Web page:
On Webcomics: Milking M.L.King

By | Monday, January 20, 2014 Leave a Comment
Here in the United States, it is Martin Luther King Jr. Day where we try to honor the civil rights leader. Often with a sale on mattresses. And every year, various comic blogs and news sites trot out the either The Montogmery Story comic and/or the MLK-focused issue of Golden Legacy. I've done it before myself, so I'm not judging here.

But since I've started devoting Mondays to writing about webcomics, I thought I should take a look at some webcomics that talk about or feature Dr. King.

Problem is: I'm not finding much. There's a handful of one-offs where King is referenced, but these all seem to be gag-a-day strips with no real sense of continuity. And I can't seem to find any instances where a creator actually brings it up more than once. So it's not treated like, say, Christmas or any other annual holiday. To be fair, Martin Luther King Day is considerably more recent; it wasn't officially celebrated at all until 1986, and it wasn't observed by all 50 states until 2000. So it doesn't even have the legacy of smaller holidays like Labor Day.

Not surprisingly, I'm writing this before I've had a chance to check many webcomics today to see if there are any references, but I've not seen much historically. What's more interesting is that I don't recall seeing hardly any webcomics that really tackle civil rights issues, either contemporary or historical ones. Certainly nothing on a regular basis.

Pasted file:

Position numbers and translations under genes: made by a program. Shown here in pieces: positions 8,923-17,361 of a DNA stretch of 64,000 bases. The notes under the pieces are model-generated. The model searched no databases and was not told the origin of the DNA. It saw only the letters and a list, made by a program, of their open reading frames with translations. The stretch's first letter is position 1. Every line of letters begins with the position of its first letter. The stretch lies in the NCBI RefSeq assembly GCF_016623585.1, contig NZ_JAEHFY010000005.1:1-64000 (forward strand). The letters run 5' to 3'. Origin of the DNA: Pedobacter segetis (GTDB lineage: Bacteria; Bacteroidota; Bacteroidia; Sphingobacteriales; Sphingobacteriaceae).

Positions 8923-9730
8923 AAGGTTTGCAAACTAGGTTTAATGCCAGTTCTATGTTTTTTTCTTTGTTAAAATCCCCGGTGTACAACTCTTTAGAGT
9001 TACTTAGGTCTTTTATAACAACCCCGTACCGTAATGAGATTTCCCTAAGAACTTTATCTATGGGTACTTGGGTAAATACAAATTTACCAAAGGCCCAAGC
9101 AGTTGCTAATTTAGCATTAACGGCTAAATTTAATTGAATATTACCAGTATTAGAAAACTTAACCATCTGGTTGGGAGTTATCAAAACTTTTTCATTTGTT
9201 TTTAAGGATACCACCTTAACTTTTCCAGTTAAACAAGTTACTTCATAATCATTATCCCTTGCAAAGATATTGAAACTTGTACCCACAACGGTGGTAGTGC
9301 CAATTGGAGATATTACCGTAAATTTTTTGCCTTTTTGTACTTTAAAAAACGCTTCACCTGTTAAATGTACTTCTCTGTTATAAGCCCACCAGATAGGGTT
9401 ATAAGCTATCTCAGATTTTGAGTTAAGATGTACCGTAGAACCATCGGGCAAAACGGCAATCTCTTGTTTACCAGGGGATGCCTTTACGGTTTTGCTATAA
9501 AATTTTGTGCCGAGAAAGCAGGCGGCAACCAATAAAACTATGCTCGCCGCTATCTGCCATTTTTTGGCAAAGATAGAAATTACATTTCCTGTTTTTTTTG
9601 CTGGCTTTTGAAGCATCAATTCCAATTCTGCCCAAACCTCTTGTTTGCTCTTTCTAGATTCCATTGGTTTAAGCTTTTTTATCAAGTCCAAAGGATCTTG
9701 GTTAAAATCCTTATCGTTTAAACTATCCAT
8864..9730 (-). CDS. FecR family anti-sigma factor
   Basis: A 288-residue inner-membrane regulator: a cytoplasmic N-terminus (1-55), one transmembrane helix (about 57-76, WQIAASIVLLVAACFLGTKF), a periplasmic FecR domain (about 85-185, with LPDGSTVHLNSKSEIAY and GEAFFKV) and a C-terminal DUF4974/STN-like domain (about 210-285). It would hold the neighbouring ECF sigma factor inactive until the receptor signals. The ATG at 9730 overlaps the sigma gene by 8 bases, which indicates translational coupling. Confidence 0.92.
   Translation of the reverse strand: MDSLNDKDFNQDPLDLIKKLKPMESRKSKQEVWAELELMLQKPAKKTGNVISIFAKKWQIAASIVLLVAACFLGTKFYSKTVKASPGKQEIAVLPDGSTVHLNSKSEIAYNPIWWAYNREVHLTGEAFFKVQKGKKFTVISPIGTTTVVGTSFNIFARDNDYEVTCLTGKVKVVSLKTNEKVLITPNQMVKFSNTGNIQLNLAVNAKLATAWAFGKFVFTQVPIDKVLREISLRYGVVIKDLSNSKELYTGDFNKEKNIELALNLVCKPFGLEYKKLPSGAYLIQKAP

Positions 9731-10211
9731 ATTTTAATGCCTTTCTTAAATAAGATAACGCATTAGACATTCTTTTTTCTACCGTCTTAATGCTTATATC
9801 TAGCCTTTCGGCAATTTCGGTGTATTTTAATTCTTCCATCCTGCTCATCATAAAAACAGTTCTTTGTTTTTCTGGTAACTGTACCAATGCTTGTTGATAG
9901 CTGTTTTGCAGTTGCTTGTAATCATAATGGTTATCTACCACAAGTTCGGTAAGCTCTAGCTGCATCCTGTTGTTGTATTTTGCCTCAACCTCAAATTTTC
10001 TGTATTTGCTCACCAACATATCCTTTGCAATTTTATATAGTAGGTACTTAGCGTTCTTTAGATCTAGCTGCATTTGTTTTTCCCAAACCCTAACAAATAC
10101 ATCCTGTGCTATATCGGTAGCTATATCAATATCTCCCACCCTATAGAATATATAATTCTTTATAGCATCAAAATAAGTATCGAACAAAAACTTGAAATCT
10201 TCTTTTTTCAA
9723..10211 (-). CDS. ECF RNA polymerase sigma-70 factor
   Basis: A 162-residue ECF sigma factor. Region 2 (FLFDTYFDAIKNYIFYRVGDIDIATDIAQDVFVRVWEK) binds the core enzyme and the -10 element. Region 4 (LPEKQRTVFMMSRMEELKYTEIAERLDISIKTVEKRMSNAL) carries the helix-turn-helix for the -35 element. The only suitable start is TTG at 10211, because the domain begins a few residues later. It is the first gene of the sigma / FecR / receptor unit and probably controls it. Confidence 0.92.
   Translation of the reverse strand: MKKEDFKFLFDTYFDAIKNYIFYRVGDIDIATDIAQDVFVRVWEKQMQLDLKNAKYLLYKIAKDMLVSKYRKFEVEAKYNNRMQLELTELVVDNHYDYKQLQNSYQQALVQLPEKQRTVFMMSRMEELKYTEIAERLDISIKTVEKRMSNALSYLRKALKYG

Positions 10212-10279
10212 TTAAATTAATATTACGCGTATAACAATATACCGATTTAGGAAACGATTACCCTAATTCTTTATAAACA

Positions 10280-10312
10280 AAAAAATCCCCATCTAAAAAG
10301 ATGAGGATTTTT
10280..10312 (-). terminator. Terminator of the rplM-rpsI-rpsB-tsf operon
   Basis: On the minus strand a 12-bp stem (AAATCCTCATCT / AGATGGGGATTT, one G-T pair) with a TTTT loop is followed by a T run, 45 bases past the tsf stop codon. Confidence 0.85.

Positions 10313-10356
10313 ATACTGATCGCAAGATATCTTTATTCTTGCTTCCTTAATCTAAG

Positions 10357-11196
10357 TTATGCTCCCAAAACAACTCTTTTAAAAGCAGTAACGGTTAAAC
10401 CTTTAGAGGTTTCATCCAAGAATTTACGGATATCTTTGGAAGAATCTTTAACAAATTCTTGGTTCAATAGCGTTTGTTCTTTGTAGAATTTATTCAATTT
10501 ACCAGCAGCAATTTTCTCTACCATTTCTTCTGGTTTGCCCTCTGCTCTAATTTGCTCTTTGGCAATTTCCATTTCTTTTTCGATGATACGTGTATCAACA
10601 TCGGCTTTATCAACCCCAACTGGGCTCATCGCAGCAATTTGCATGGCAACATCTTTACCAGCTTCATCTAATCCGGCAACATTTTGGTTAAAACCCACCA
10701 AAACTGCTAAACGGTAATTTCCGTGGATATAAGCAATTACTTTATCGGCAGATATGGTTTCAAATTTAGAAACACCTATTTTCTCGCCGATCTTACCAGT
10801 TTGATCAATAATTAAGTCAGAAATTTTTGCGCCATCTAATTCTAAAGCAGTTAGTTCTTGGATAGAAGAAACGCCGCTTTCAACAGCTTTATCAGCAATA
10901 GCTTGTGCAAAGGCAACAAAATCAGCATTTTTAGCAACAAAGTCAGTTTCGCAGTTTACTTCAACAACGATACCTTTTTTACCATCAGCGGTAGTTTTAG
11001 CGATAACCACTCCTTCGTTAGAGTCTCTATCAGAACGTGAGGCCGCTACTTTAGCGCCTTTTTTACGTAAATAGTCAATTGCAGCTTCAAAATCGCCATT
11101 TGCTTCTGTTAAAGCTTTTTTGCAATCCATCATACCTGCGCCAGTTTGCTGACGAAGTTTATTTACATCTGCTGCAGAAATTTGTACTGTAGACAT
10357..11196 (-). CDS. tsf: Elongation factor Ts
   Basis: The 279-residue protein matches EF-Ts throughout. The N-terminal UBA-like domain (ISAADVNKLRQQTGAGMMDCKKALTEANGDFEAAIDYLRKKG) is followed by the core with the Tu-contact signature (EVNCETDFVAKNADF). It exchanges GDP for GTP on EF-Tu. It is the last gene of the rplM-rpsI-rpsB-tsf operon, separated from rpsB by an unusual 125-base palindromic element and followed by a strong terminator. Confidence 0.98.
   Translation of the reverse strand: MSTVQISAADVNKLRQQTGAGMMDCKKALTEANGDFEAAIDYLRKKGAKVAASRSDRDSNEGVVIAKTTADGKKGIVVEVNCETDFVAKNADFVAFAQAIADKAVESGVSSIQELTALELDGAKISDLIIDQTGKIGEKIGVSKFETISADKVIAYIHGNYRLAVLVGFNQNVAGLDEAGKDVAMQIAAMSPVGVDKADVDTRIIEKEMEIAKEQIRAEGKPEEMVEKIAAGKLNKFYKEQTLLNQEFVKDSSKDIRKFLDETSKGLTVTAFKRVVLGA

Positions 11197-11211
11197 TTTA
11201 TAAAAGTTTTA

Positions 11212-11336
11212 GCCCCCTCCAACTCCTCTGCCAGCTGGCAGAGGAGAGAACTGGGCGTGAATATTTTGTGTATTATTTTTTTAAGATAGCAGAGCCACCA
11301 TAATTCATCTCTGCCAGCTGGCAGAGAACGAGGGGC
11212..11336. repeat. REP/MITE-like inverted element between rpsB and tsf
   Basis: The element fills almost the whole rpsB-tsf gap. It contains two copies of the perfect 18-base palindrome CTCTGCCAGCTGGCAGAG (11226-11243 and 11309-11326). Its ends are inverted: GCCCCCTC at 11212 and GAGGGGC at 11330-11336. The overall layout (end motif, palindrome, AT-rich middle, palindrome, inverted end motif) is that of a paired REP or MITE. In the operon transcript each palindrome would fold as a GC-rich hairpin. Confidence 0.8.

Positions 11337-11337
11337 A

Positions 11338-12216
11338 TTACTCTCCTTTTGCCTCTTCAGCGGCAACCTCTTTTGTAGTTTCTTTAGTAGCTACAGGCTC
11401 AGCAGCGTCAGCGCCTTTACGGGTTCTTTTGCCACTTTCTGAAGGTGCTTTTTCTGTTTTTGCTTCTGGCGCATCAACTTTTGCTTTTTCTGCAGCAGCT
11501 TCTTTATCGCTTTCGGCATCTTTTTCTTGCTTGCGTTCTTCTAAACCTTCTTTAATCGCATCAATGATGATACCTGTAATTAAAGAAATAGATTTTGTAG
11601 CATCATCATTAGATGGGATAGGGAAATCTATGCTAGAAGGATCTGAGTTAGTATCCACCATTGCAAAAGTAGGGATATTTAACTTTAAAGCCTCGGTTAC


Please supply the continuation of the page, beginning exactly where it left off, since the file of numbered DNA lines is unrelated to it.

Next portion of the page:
And I find that really odd, considering that a person can do that type of series as a webcomic that might not be viable in other formats. I mean, there are comics out there where people discuss issues about their weight, chest size, hair, deafness, alcoholism, suicide, sexual identity... and that's just what I read regularly.

But civil rights? Not seeing it. (Again, as an ongoing theme.) Secret Asian Man did address racial issues, particularly around stereotypes, but that's been on hiatus for a year now, and most of the storyline just before then focused on a more metatextual interplay between the creator and his protagonist.

I wonder if something like Questionable Content or Templar, AZ are more the modern standard bearers for civil rights? Because creators Jeph Jacques and Spike Trotman make it a non-issue. There are people of color in inter-racial relationships, and none of the characters has made a thing of it. (At least, not yet. And not a race thing.) After all, King preached in his most famous speech, "I have a dream that my four little children will one day live in a nation where they will not be judged by the color of their skin but by the content of their character." And that's exactly what we're seeing in these strips.

There're still vast amounts of work to be done with regards to civil rights in this country. King's dream has not been fulfilled. But I wonder if his legacy lives on in webcomics like Questionable Content. Where that ideal is presented as the reality, and gives us a place to strive towards. Where it's not brought up because it doesn't need to be. It's just part of the background. We can look into a world like King saw, and see that it's really not so different than our own world; there's just one less thing people hate on each other about.
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